• Mononucleosis

    What is Mononucleosis?

    Infectious Mononucleosis, sometimes called 'mono' or the 'kissing disease', is an infection that is usually caused by the Epstein-Barr virus (EBV). EBV is very common. Most people become infected with it at some point in their lives, but not everyone develops mono when they get infected. Most of the people who do get the illness are between the ages of 15 and 25; children usually don't have symptoms of mono when they are infected with EBV. A case of mono can keep you out of commission for weeks.


    How is Mono spread?

    One common way to "catch" mono is by kissing someone who has been infected, which is how the illness got its nickname. You can also get mononucleosis through other types of direct contact with saliva from someone infected with the virus, such as by sharing a straw or an eating utensil. Some people who have the virus in their bodies never have any symptoms, but you may still pick up the virus from them. In fact, experts believe that EBV often spreads from people who have it but don't have mono. Someone who does have mono is most contagious while he or she has a fever.


    What are the symptoms of Mono?

    Symptoms usually appear 4 to 7 weeks after you have been infected with the virus. Signs that you have mono include: being tired all the time, fever, sore throat, loss of appetite, swollen lymph nodes (also called glands, located in your neck, underarms and groin), headaches, sore muscles, skin rash, larger than normal liver and spleen, and abdominal pain.

    People who have mono may have a different combinations of these symptoms, and some people may have symptoms so mild that they hardly notice them. Others may have no symptoms at all. Even if you have several of these symptoms DO NOT try to diagnosis yourself, always consult your family doctor. To help make a diagnosis, the doctor may want to take some blood tests to determine if mono is causing your symptoms.


    How is Mono treated?

    There is no cure for mono, but the good news is that even if you do nothing, the illness will go away by itself, usually in 3 to 4 weeks. Because mono is caused by a virus, antibiotics won't help unless you have secondary infection like strep throat. In fact, certain antibiotics can even cause a rash if you take them while you have mono.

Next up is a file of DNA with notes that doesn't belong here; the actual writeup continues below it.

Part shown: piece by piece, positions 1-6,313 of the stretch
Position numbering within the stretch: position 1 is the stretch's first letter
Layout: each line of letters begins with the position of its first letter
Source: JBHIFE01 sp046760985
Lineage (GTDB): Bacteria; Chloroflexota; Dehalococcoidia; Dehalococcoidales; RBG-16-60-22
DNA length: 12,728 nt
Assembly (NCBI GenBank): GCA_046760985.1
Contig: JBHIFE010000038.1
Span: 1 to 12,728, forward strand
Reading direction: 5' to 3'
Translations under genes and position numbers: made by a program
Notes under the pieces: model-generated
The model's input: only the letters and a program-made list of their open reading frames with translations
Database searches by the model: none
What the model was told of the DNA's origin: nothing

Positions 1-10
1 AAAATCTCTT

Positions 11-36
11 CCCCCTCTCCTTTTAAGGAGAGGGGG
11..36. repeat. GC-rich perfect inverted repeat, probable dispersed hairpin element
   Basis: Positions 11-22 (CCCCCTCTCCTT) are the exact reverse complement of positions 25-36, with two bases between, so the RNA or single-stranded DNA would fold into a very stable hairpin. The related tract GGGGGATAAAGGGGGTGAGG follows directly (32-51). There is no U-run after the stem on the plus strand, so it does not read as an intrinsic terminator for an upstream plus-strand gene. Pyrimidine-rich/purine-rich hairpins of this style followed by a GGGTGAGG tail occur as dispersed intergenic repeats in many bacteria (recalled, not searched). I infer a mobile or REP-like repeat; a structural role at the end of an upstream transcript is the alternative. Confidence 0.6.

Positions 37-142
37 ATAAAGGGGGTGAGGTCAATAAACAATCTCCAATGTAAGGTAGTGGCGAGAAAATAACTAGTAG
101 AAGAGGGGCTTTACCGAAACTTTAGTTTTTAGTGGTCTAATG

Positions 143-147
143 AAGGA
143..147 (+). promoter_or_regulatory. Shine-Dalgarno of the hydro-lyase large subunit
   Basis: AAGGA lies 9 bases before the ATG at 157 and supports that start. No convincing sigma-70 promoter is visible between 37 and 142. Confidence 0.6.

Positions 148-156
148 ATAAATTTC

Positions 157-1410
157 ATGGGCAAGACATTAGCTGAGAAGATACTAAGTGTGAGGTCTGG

Although there are no magic pills for mono, you can do some things to feel better. The best treatment is to get plenty of rest, especially during the beginning stages of the illness when your symptoms are the worst. Put yourself to bed and pass on school, sports, and that party you wanted to go to.
    For the fever and the aching muscles try Tylenol or Advil or Motrin. (Steer clear of aspirin unless your doctor tells you take it - it's been linked to a serious disease in kids and teens called Reye Syndrome, which can lead to liver failure and death.) If you have a sore throat, chew gum, drink tea with honey, or suck on hard candy or Popsicles. Even if you're not hungry, try to eat a well-balanced diet and drink lots of water and juices to prevent dehydrated.
    When you start feeling better, take it slowly. Although you can return to school once your fever disappears, you may still feel tired. Your body will tell you when it's time to rest - listen to it. By taking good care of yourself and resting as much as you need to, you will soon be back to normal, usually within a few weeks.


    How can Mono be prevented?

    Wash your hands often, cover your nose and mouth when you cough or sneeze, and keep your drinks and eating utensils to yourself. Also, do not use other people's eating utensils or drink from their cups.


    How serious is Mono?

    Over 95% of people infected with Mononucleosis recover normally in 2 to 4 weeks. Although complications are uncommon, they may be life-threatening. Seek additional medical attention if you experience any of the following while recovering from Mono: difficulty breathing, severe sore throat, abdominal pain, or severe headaches).


    Where can you get more information?

    Your family doctor, school Health Office and the local health department are excellent sources for information on all communicable diseases.

    Parents of students with a communicable or contagious disease are asked to telephone the school health office so that other students that have been exposed may be alerted. Students with diseases are not allowed to come to school while they are contagious.